The Institute of Fundraising (IoF) has been granted chartered status by the Queen, the organisation has announced today.
In a message published on the IoF’s website, chief executive Peter Lewis wrote: “I am delighted to announce that at a meeting of the Privy Council held on Wednesday evening at Buckingham Palace, Her Majesty The Queen approved an Order granting a Royal Charter to the Institute of Fundraising.”
The charter will become legally effective once it gets a royal seal, which Lewis said is expected to “happen within the next few months”.
The IoF applied for chartered status last year, after almost 97 per cent of members attending the organisation’s annual general meeting voted in favour of it.
IoF to rebrand
Lewis said the IoF hopes to start operating as the Chartered Institute of Fundraising in April.
The organisation is currently working on the rebrand and on a new website, which is due to launch before the Fundraising Convention in July.
Lewis said: “This is a huge achievement less than 37 years after a few volunteers met for the first time to form what is today the Institute of Fundraising.
“It demonstrates, through the Royal Charter, formal public recognition across the UK of fundraising as a profession, of your specialist professional skills and of your role in making the world a better place.”
Benefits of becoming a chartered body
On the section of its website dedicated to chartered status, the IoF says: “Fundraisers have often felt that fundraising is not recognised as a profession, either by the public or the organisations for whom they work. This is changing gradually, but many still feel some people outside the sector don’t see fundraising as a credible career, profession or even a proper paid job.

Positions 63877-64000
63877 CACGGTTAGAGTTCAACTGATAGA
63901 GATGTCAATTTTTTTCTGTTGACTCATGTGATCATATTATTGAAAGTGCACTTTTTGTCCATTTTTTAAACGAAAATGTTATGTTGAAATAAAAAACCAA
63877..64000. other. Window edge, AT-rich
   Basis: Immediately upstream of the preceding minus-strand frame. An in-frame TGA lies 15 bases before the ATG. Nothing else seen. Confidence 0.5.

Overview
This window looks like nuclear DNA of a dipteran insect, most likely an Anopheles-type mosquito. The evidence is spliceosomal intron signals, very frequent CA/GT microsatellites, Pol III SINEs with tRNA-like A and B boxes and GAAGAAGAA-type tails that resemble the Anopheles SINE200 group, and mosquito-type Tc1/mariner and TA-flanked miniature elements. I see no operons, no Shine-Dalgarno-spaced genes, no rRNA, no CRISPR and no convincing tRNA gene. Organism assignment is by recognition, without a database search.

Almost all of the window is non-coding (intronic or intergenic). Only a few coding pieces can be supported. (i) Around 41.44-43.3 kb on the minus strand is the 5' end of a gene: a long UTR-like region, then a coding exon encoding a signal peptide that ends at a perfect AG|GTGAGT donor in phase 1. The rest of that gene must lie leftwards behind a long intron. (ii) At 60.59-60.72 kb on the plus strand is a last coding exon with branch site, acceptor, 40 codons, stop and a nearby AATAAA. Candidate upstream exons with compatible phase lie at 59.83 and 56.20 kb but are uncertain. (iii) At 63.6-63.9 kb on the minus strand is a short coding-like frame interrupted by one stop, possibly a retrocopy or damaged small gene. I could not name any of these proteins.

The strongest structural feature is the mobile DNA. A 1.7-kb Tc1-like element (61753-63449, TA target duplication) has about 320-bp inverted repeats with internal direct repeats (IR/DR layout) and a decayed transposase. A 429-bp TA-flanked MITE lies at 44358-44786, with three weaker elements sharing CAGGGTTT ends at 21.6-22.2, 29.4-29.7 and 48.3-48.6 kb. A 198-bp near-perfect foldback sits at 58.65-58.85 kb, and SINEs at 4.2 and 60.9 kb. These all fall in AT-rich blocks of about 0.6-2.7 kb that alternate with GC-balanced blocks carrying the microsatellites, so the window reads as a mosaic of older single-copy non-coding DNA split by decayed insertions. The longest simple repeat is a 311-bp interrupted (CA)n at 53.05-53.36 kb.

“Becoming a chartered body will give fundraising the external recognition it deserves as a respected profession that delivers public benefit here and abroad.”
Beside “elevating the status of the profession”, among the benefits of chartered status, the IoF also lists “increasing the status” of its members and “adding to the credibility” of its training and qualifications.
Members of the IoF will not automatically get individual chartered status, but the IoF says it is “committed” to consult with the Privy Council and develop the necessary procedures to grant chartered status to individual fundraisers.
This process may take two or three years, while the organisation "demonstrates success in its new role” to the Privy Council.
The IoF says that its membership will not become more expensive. Its governance structure will also remain the same, with 12 trustees eight of which are elected by the members.
However, the IoF will need to transfer all the assets under the IoF’s current name to the Chartered Institute of Fundraising. It will retain charitable status but cease to be a company limited by guarantee, as being a chartered body is a distinct legal entity in its own right.
According to its annual report for the year ending 31 March 2019, the IoF currently has 5,800 individual members and 630 organisational members.